The series stars tell us about the tense new Scottish series, inspired by the hit Japanese novel of the same name.

For Scottish actor Kevin McKidd, filming the tense new Glasgow-based ITVX drama Six Four was a bit of a “homecoming”.

“It’s been great. It feels like a homecoming for me,” says the Trainspotting star, who made a name for himself Stateside as Dr Owen Hunt in the long-running US medical drama Grey’s Anatomy.

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“And I love working over there (in the US) and the crews and actors are brilliant. But there’s something that just feels really familiar, there’s a shorthand that exists, I think, in British crews and British actors, between us all, that you just kind of know.”

The 49-year-old – who joined Grey’s Anatomy in 2008 – “jumped” at the chance to be part of Six Four, by Scottish playwright and screenwriter Gregory Burke, admitting he’s “really missed” working on this side of the pond.

“So, it’s been lovely,” he adds. “And I really love Gregory’s writing.”

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The four-part crime drama is inspired by the Japanese novel of the same name by Hideo Yokoyama, centred around a historical kidnapping and police cover-up, which is brought to the surface when, years later, a detective’s daughter goes missing.

For the series, which debuts on ITV’s new ITVX streaming service later this month, Burke has taken the key themes and plot points but created a new version of the story, based in Glasgow.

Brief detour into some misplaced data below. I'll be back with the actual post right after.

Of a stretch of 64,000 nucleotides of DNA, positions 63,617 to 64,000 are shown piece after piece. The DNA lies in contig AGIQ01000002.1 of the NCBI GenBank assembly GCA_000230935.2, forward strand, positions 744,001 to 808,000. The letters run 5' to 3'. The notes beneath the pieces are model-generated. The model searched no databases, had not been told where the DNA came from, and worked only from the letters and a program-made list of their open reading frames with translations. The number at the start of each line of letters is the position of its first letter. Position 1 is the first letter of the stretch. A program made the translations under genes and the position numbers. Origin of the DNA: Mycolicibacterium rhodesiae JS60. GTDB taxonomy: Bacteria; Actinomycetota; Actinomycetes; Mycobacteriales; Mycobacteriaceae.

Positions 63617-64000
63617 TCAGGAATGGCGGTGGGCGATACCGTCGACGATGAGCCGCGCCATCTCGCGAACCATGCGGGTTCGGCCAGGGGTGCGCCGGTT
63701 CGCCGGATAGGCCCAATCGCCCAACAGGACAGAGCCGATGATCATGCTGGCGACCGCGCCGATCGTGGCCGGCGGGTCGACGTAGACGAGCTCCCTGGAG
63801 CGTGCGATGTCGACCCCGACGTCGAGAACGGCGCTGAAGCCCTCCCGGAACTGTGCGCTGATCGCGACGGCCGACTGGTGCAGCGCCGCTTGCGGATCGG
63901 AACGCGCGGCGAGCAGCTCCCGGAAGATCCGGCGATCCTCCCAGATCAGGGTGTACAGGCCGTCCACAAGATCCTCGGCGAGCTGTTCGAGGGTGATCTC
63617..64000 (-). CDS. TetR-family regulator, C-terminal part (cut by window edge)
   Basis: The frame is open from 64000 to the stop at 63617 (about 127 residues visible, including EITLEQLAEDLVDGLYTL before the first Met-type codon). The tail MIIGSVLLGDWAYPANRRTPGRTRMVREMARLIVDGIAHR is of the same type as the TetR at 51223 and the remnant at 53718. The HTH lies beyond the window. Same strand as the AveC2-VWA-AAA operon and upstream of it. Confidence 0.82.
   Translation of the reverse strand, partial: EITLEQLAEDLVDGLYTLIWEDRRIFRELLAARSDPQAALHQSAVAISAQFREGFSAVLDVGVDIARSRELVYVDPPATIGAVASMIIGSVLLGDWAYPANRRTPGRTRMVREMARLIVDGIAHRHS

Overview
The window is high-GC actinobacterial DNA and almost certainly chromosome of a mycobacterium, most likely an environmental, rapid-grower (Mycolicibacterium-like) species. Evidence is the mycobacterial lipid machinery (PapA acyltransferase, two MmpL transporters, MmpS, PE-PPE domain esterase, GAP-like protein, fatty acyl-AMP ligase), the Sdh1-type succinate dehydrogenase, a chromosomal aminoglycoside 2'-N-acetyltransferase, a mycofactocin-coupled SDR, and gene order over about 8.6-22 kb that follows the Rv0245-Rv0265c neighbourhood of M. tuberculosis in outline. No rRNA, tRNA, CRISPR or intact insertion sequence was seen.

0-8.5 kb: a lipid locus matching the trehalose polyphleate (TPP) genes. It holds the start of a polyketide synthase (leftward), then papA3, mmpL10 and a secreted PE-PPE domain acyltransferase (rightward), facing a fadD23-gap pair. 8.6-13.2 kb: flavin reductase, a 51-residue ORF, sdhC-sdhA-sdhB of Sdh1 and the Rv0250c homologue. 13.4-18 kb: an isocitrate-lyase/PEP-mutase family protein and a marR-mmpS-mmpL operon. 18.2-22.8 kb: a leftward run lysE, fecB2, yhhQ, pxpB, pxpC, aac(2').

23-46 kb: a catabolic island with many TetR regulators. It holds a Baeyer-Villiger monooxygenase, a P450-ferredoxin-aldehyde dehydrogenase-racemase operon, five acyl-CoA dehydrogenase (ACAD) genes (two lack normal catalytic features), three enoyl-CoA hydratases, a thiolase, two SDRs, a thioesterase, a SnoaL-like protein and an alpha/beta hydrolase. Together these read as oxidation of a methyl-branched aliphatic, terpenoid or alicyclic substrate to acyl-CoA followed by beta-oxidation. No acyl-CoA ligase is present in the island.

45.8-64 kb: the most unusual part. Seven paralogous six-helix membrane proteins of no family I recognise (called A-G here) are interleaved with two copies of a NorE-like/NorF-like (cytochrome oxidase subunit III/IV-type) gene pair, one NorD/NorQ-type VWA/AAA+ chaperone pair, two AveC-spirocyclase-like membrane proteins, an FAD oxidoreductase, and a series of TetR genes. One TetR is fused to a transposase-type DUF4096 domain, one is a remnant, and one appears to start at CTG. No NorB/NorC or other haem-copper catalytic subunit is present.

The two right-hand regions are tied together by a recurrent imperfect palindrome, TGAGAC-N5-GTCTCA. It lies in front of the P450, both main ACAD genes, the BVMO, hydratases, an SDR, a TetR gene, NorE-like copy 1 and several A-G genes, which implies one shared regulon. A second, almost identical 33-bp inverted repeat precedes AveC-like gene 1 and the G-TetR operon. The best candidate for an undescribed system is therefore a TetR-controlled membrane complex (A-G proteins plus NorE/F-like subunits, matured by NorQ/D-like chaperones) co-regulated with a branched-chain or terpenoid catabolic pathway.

It centres on Scottish detective constable Chris O’Neill and his wife Michelle, whose lives are upended when their 18-year-old daughter Olivia goes missing, after she finds out that Chris is not her biological father. Set against a backdrop of a marriage in crisis, their desperate search causes a series of secrets to begin to unravel.

Chris and Michelle must face the truths they’ve been hiding (including Michelle’s past as an undercover police officer and Chris’s affair with a journalist called Samantha) and in the process confront a wider picture of lies and corruption, involving the cover-up of the tragic disappearance of a local girl called Julie 16 years earlier – the daughter of Jim Mackie, a former lawyer and friend of Robert Wallace, justice minister in the Scottish National Party.

Samantha becomes more closely involved when she is tipped off about details linked with the case and things get increasingly dark and twisted.

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Both McKidd and Vinette Robinson, who plays Michelle, were attracted to the complex layers of the story.

“It’s got all the classic elements of a political crime thriller, so it’s very twisty-turny and there’s lots of intrigue and investigation into ways power structures work, but at the heart of it is this relationship between Chris and Michelle,” says Yorkshire-born Robinson, 42, also known for shows such as Sherlock, Vera Drake and Black Mirror.

“So it makes it very relatable, and the struggles those characters are going through are very relatable. That’s what I loved about it – the juxtaposition of those two things, the human relationships at the heart of this big political drama.”